• Have test manufacturer’s instructions
  • Perform QC as directed by the manufacturer
  • Correctly report patient test results
  • Properly store and handle reagents

Such deficiencies may cause testing errors and harm to patients, the AACC warns. The position paper also raises concerns about CoW facilities’ operator training and competency to use POC testing instruments and techniques.


For better or worse, pharmacist-based lab testing is on the rise. The rate of growth will depend largely on whether Medicare and other payers reimburse pharmacies for providing tests and testing services. Accordingly, the end of the PHE on May 11 and restoration of normal Medicare lab testing payment rules on May 11 took some air out of the balloon.

However, passage of the new House and Senate pharmacy testing Medicare coverage bills would not only restore but also accelerate the momentum. While neither proposed bill specifically requires it, the expectation is that passage of legislation requiring Medicare payment of pharmacist lab testing will influence private payers to expand their own coverage rules. Should things come to that, the AACC case for stricter regulation of pharmacy and other CoW labs would become even more compelling.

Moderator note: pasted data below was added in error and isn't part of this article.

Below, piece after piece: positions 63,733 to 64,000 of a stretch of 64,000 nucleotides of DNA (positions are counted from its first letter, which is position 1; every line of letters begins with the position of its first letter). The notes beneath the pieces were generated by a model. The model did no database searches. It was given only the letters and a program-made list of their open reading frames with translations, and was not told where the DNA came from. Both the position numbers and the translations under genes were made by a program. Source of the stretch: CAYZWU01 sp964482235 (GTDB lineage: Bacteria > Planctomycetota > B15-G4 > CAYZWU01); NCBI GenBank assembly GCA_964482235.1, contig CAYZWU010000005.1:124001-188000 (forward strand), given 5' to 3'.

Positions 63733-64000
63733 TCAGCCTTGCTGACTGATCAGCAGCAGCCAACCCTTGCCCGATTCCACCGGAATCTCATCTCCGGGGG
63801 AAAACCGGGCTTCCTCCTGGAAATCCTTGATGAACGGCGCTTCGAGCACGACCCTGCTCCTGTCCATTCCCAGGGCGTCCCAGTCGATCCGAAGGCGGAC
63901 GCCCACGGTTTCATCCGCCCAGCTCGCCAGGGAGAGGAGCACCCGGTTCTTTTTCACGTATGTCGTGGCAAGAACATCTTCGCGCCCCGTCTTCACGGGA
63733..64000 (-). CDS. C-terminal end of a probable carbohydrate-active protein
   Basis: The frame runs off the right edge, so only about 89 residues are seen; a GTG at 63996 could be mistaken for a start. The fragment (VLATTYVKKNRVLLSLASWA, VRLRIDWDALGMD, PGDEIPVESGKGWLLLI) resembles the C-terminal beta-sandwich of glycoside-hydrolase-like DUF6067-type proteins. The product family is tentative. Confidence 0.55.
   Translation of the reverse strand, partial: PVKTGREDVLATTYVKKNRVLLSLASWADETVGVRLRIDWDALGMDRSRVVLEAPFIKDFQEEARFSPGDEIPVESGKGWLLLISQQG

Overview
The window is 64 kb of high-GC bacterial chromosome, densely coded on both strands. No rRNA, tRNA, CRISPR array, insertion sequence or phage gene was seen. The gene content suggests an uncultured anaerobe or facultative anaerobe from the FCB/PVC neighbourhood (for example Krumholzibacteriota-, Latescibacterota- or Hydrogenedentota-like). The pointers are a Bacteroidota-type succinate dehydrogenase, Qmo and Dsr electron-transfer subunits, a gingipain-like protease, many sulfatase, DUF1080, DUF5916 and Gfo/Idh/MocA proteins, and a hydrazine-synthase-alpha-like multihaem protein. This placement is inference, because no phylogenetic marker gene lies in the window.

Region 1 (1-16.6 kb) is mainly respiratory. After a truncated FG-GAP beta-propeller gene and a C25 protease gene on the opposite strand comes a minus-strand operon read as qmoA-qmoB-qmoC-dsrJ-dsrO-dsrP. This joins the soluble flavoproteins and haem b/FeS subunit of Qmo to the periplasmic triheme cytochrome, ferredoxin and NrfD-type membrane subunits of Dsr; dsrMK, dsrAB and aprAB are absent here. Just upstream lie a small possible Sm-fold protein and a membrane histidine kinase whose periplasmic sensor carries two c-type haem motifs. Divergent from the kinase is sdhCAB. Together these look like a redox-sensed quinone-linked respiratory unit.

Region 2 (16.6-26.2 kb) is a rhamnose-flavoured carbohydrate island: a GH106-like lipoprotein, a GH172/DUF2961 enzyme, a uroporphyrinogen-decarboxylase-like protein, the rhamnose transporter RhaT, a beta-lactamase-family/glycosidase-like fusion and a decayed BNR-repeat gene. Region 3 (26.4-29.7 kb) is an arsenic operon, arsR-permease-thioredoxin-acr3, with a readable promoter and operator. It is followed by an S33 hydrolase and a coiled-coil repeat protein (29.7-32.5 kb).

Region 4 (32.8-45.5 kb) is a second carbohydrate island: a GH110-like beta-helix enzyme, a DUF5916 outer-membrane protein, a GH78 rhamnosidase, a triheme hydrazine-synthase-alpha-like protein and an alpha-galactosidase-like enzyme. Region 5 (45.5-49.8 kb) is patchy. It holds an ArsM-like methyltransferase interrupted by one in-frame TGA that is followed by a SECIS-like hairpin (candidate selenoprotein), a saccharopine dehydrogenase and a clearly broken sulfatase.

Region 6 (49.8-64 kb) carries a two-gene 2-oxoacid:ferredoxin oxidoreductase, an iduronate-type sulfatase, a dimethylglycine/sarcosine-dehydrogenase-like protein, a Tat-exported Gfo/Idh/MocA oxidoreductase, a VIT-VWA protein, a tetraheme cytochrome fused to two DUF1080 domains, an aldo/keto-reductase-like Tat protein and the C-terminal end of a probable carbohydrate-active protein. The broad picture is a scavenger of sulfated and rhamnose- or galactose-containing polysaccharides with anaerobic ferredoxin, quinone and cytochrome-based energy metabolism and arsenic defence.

1. https://www.congress.gov/bill/118th-congress/house-bill/1770/text
  2. https://www.congress.gov/bill/117th-congress/house-bill/7213/text
  3. https://bucshon.house.gov/news/documentsingle.aspx?DocumentID=4400
  4. https://www.grassley.senate.gov/imo/media/doc/pharmacy_and_medically_underserved_areas_enhancement_act_of_2023.pdf
  5. https://www.ncbi.nlm.nih.gov/pmc/articles/PMC7737532/
  6. https://www.cms.gov/regulations-and-guidance/legislation/clia/downloads/factype.pdf
  7. https://www.ama-assn.org/practice-management/scope-practice/don-t-expand-scope-practice-already-overworked-pharmacists
  8. https://www.aacc.org/advocacy-and-outreach/position-statements/2021/modernization-of-clia-certificate-of-waiver

Subscribe to view Essential

Start a Free Trial for immediate access to this article